Why You Need To Do The Tough Stuff

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I was having a conversation with Noodge 2 the other night. She told me about a friend of hers, let’s call her Carolann, who has a bad habit of sucking face in the hallways at school. Carolann can’t seem to control herself when she’s with her boyfriend. Others aren’t pleased with her. I can’t same I blame them. I’m not a big fan of tongues, spit, and slurping sounds while I’m present. (Unless I’m the one doing it, with the Coffee King, in a very private place, and preferably in the dark.)

More importantly, no one is telling Carolann to knock it off. At least to knock it off in public. Do what you want behind closed doors. (Not that I’m condoning fifteen-year-olds make a habit of sucking face.) When I suggested someone take Carolann aside, and in a nice way say “Yo, keep your tongue in your mouth for crying out loud.” Noodge’s response was, “easier said than done.” Yes, true.

But nothing changes if you don’t make yourself uncomfortable once in a while. How can you expect to grow and learn about life if you always take the easy way out? You don’t want to be the person who watches life go by because you couldn’t stretch yourself out of your comfort zone. I’m not just talking about speaking your mind here.

Easier said than done sounds a little like a cop-out. Like there’s no point in really trying since whatever is easier said can’t be done without effort. “Well, since it’s easier to say I should quit smoking than actually doing it, I don’t really have to.”


Writing novels isn’t an easy thing to do, though there are plenty of people who think it is. They are wrong. Trust me. Those that sit down to write an entire novel and complete it will feel uncomfortable a lot. Writers can feel so badly while writing that suddenly cleaning the concrete of your sidewalk with toothpaste and an eyebrow pencil becomes appealing.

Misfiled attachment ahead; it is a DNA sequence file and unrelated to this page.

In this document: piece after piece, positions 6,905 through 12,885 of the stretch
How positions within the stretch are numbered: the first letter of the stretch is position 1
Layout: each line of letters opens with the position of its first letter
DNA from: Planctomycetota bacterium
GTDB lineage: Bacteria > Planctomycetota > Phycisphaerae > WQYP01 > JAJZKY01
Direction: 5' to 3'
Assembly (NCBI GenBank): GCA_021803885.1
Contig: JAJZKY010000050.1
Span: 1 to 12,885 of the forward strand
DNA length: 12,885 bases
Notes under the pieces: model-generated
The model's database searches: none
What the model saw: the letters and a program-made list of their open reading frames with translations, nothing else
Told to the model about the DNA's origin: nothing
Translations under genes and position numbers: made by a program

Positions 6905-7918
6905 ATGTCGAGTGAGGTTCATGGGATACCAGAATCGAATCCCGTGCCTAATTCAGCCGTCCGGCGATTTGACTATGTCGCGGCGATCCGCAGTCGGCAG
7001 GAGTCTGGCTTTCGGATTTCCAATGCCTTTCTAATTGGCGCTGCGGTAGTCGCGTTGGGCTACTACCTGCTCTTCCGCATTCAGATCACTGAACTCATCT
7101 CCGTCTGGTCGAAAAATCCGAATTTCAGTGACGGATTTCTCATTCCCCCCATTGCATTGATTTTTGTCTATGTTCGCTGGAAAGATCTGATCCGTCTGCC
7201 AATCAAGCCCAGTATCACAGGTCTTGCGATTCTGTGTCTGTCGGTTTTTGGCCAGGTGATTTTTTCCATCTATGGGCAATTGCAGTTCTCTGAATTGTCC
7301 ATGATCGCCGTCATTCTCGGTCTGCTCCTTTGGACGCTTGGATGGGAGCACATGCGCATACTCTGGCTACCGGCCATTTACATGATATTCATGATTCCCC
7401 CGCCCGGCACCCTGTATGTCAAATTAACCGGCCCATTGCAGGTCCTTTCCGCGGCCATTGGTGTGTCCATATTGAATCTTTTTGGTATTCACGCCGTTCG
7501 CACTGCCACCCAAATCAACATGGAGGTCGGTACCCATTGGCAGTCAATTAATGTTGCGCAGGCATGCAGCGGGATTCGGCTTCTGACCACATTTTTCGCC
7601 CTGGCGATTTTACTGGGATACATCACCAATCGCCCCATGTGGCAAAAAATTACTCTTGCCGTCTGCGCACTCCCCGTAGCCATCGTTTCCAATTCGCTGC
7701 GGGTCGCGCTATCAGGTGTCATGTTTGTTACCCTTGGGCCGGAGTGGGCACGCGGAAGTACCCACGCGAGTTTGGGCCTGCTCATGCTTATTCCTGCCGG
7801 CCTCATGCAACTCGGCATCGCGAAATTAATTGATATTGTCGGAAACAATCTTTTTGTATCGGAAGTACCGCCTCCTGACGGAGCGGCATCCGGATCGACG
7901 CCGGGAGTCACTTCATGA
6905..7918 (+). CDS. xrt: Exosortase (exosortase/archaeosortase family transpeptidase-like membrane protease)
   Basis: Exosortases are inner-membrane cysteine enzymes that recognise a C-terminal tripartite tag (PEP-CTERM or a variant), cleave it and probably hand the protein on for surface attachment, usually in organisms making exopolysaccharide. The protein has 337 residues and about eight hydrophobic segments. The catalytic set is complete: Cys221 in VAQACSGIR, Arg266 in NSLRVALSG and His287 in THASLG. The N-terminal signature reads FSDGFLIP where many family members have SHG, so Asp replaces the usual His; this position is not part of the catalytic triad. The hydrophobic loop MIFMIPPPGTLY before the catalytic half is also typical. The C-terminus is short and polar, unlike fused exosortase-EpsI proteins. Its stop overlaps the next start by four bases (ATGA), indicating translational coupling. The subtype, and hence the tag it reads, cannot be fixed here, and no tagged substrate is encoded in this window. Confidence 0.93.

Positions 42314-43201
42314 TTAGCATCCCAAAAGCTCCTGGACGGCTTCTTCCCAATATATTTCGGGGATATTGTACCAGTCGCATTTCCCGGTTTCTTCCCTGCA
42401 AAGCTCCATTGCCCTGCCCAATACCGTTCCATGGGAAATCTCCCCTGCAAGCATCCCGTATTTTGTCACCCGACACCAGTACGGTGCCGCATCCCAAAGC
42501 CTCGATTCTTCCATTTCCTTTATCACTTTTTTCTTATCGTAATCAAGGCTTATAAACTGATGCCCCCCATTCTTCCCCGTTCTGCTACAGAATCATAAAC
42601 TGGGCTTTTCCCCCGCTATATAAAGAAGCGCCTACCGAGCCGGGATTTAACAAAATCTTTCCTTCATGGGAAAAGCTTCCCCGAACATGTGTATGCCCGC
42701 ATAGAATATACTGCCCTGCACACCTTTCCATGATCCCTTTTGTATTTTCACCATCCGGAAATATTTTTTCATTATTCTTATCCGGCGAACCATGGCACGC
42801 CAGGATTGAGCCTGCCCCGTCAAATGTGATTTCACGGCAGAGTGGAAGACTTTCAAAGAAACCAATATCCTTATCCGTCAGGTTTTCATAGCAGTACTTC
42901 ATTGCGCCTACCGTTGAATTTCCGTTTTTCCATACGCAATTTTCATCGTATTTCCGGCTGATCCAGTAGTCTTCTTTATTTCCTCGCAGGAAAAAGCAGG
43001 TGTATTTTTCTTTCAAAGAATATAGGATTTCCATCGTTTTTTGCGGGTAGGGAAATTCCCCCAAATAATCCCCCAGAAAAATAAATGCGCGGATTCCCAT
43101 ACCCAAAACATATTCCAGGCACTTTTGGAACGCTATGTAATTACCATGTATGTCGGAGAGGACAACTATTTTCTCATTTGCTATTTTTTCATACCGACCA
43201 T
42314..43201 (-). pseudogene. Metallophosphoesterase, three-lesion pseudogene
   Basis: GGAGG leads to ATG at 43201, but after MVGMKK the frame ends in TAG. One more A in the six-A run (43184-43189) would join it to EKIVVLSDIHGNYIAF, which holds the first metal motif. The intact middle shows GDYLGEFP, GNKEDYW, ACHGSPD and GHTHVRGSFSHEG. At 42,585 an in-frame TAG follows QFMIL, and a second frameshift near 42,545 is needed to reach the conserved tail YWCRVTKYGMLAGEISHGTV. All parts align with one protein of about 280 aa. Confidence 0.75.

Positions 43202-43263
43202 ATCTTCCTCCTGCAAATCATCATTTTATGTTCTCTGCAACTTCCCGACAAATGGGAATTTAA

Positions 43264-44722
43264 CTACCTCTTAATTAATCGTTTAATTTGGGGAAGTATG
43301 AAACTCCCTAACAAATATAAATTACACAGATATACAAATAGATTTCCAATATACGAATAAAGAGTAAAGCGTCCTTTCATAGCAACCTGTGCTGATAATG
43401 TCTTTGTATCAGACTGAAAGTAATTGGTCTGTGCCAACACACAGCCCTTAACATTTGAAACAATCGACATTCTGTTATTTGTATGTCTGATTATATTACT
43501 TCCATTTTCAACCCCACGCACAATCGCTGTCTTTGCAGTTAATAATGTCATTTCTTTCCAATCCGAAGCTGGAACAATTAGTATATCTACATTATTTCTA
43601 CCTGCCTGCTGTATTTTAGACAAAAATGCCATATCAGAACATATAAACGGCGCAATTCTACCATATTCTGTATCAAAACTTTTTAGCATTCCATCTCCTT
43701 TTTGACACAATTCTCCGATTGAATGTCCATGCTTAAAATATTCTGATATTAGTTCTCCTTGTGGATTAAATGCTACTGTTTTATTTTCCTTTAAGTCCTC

As writers, we are told to make our characters sweat. That’s what I tell my creative writing classes. The more uncomfortable your character is, the better. In fact, give your protagonist two choices neither of them with perfect outcomes and force her to choose. You bet your character is going to feel uncomfortable. In fact, the writer should feel the same way putting the words on the paper.

I’m working on the first drafts of book two in my Heritage River series, (book one, A Second Chance House, is in edits) and my heroine has a choice to make. She doesn’t like her choices and wishes she didn’t have to make one, but if she doesn’t hurry up and decide, fate will decide for her. I feel badly for her. I’d like her to have it all, and since I’m kind of in control of her world I’m going to attempt to give her what she really wants. I don’t know if I can, though. Neither choice has a good outcome.

Nothing happens in a story if the characters take an “easier said than done” approach. Sure, make-believe people aren’t the same as real life fifteen-year-olds trying to navigate through life. I understand why a teen would rather say nothing to the friend who’s tongue performs acrobatics during study hall. Who likes confrontation? Well, except me, maybe. But characters on the page, even teenage characters, shouldn’t get the same pass. Not if you want the reader to keep turning pages.

It’s interesting to me how people shy away from confrontation in real life and how authors shy away from confrontation for their characters. When I edit, I often find myself saying, don’t let them out of it so fast!

You can’t grow as a person if you don’t do the tough stuff. Someday you will have to say the words, “please stop.” You’re also going to have to say, “I’m the most qualified, the best choice.” You can’t grow if you don’t ever ask, “what could I have done better?” Even my character has to come to terms with the fact she was too afraid to tell the truth. Speaking up is always easier said than done. But it’s well worth it.



3 thoughts on “Why You Need To Do The Tough Stuff